He has some 40,000 bees in his backyard, and dressed in a beekeeper suit, he brings them with when visiting schools in preparation for the Jewish New Year. This is the way Rabbi Shmully Gutnick, director of the Chabad Youth Network of Florida, spends the first few weeks of the new school year, teaching about the upcoming High Holidays.
“You bring bees into a room full of kids and they will listen to every word you tell them,’ says Gutnick. Over bees, honeycomb and honey, he explains to them many of the traditions of Rosh Hashanah, which includes dipping the Challah bread and an apple in the sticky stuff, symbolic of our hopes and prayers for a sweet new year.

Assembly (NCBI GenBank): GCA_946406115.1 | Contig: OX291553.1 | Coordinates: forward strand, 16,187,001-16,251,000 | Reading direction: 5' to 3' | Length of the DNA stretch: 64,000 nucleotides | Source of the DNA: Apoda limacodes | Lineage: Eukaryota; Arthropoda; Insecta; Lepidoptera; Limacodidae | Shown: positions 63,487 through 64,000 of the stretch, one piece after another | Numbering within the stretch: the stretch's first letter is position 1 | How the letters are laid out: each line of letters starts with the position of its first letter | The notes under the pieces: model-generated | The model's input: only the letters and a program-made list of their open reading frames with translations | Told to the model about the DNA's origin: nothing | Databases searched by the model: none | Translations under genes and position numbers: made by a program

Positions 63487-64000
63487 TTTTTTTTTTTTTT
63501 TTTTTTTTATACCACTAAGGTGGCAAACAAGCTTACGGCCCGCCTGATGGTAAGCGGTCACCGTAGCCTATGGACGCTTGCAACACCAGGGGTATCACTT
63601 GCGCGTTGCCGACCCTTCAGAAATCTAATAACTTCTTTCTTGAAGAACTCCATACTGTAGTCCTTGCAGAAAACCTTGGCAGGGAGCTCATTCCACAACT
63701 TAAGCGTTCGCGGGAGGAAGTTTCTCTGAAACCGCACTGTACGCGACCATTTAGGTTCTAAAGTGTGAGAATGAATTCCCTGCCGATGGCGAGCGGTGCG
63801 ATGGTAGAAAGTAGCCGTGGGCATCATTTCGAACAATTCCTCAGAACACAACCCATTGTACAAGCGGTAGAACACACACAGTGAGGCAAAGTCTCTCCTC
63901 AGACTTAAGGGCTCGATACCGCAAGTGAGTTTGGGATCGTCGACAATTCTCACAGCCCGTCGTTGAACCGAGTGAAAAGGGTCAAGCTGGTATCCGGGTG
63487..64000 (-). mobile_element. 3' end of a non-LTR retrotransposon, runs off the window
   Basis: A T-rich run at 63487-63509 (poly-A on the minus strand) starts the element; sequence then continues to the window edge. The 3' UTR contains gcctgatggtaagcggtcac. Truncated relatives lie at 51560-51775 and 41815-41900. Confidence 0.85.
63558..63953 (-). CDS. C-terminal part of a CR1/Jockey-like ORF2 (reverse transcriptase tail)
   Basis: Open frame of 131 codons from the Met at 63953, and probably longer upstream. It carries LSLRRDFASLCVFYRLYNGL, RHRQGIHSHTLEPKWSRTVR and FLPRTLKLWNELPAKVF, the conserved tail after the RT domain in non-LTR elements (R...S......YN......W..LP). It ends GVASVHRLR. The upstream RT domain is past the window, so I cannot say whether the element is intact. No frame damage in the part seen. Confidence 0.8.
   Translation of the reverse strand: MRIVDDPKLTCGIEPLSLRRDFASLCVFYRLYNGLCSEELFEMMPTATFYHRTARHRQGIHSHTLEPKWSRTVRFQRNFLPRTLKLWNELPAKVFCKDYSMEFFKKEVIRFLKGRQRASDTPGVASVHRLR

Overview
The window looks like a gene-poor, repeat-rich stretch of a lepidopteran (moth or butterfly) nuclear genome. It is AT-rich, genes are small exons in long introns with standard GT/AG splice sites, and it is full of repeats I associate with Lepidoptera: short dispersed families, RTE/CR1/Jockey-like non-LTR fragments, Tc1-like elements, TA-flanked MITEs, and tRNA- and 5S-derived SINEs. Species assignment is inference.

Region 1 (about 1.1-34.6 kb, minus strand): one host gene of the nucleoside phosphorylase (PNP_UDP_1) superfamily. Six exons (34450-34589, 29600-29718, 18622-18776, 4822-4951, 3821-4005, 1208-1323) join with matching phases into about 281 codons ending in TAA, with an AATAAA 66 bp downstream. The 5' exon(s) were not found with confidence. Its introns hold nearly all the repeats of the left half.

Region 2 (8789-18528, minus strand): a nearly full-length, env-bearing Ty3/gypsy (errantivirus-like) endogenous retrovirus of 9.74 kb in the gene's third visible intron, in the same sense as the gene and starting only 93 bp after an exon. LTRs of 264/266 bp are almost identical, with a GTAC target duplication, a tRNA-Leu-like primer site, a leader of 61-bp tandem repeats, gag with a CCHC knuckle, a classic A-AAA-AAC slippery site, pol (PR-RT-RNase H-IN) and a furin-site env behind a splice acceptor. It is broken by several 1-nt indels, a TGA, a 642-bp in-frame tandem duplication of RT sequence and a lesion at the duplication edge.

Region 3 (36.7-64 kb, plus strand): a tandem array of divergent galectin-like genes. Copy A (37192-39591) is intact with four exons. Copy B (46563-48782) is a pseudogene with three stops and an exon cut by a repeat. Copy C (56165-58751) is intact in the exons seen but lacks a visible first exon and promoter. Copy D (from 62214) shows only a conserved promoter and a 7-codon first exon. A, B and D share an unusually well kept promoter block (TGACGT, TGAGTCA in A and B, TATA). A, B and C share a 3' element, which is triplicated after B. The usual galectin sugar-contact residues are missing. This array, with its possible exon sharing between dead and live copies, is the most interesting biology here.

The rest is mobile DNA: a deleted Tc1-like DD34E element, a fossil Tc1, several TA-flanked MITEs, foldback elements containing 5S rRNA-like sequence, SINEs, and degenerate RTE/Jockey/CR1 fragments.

Gutnick, who goes from one school to school, makes it is his goal to pack as much Jewish info in each sitting. “Are bees kosher to eat?” he asks the crowd, explaining to them that while bees are not kosher, the actual honey does not come from the bees, but comes from the plants pollinated by the bees.
The kids take away with a small jar of honey they extracted themselves, and lots of information about Rosh Hashanah to share with family and friends.